Protherics has started a Phase II study for Prolarix, a targeted prodrug chemotherapy which is being developed for the treatment of primary liver cancer.

The move into Phase II follows promising data from a Phase I trial of Prolarix, presented at the American Society of Clinical Oncology meeting in June. The proof-of-concept study is designed to evaluate tumour response in addition to safety and tolerability of the drug in 14 patients with non-resectable hepatocellular carcinoma who have not been treated with Bayer/Onyx’ Nexavar (sorafenib).

The study has been initiated at a site in Belgium and additional sites in East Asia have been identified for inclusion in the trial, Protherics noted. The results are expected in the second half of 2009.

Chief executive Andrew Heath said that Prolarix “offers renewed hope for the many patients with primary liver cancer for whom there are very few treatment options”. If the results from the study are positive, “a licensing partner will be sought for Asia where the incidence of this type of cancer is highest," he added.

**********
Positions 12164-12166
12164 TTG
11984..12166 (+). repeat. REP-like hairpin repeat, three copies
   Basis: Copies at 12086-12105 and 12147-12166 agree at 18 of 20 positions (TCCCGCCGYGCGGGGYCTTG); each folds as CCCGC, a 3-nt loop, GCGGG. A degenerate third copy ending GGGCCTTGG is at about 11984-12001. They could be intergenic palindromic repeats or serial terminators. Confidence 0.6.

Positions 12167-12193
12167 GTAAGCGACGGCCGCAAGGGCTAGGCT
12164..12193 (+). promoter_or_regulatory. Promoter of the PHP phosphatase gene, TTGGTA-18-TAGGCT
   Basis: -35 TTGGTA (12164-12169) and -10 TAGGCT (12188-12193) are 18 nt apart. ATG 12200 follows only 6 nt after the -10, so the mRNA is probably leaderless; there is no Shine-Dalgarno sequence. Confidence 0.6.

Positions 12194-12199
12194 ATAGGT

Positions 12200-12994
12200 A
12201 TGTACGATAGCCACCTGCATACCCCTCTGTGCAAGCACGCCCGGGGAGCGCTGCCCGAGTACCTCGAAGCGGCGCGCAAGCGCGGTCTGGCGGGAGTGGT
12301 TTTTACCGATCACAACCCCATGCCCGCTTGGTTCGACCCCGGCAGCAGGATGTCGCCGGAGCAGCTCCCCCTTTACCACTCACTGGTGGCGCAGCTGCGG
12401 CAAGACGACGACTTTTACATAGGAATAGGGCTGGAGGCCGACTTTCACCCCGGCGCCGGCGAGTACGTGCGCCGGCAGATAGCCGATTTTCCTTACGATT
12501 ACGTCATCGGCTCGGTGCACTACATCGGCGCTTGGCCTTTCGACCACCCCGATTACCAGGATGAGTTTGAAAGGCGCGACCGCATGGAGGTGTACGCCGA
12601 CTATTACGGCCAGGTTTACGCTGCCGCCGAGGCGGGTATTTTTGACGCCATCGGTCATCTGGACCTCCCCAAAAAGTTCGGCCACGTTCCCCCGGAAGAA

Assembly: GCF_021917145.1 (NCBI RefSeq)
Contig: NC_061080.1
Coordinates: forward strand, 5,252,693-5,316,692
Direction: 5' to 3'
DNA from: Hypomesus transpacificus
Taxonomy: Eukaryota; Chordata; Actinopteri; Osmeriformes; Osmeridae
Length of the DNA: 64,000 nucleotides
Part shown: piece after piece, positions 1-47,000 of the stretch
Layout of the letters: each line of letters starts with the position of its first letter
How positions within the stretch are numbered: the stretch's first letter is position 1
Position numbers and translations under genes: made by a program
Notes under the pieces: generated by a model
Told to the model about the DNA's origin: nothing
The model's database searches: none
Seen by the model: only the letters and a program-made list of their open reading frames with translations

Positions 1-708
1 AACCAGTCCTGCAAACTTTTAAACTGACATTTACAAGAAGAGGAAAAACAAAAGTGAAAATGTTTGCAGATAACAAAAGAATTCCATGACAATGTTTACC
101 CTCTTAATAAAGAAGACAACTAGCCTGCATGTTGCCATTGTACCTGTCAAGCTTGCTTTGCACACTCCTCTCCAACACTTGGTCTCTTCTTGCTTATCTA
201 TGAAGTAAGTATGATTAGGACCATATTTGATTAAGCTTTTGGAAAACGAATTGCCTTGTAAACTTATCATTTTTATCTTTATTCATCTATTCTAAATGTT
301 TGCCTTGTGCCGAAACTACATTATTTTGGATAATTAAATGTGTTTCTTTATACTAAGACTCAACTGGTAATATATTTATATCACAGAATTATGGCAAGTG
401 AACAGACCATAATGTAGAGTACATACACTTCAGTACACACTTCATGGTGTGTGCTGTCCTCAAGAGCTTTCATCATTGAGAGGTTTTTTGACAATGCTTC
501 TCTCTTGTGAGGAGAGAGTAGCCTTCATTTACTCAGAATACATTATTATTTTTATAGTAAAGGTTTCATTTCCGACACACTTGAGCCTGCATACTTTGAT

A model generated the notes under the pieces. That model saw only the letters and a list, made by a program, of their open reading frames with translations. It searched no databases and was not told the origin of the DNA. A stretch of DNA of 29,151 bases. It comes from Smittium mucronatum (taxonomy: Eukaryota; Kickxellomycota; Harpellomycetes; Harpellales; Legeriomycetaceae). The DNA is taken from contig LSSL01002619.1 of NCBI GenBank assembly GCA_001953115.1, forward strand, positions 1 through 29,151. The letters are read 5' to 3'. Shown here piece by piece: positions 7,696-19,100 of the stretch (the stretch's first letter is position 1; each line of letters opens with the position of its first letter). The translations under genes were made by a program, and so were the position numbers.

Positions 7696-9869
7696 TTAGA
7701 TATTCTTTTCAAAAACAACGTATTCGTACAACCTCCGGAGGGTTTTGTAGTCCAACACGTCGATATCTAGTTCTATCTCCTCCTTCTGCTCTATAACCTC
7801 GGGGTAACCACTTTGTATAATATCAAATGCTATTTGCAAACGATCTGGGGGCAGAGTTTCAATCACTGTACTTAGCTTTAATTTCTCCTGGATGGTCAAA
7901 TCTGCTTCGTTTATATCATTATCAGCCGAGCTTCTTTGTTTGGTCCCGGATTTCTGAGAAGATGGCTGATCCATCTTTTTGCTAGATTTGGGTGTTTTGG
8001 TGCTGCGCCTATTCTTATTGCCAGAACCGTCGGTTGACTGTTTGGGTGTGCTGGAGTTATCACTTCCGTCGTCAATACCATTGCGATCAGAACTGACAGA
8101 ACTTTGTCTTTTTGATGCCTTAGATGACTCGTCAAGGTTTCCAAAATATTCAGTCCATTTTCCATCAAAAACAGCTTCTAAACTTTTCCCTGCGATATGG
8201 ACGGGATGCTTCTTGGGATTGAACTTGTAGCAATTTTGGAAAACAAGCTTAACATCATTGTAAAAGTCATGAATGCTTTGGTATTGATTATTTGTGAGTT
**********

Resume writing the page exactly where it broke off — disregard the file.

HCC is the sixth most common cause of cancer in the world and despite the recent approval of Nexavar, which Protherics noted is being adopted as the standard of care for the disease, life expectancy remains less than 12 months from diagnosis. Less than 20% of patients survive beyond one year, and less
than 5% live for more than five years.

AstraZeneca bid unlikely, says analyst
Meantime, Protherics shares have slipped back from the previous heights they enjoyed after the firm announced a fortnight ago after the company noted that it had received several approaches regarding a takeover.

AstraZeneca and Nycomed have both been linked with Protherics, but Paul Cuddon, an analyst at KBC Peel Hunt, told the Financial Times that AstraZeneca rarely risked buying companies with unproven drugs, while Nycomed had little strategic use for Protherics' cancer and cardiovascular treatments.

A more likely scenario, Mr Cuddon said, would be an all-share offer from a peer such as BTG. "If indeed a cash bid has been made in excess of our 29p target price, we would urge investors to accept," he told the newspaper.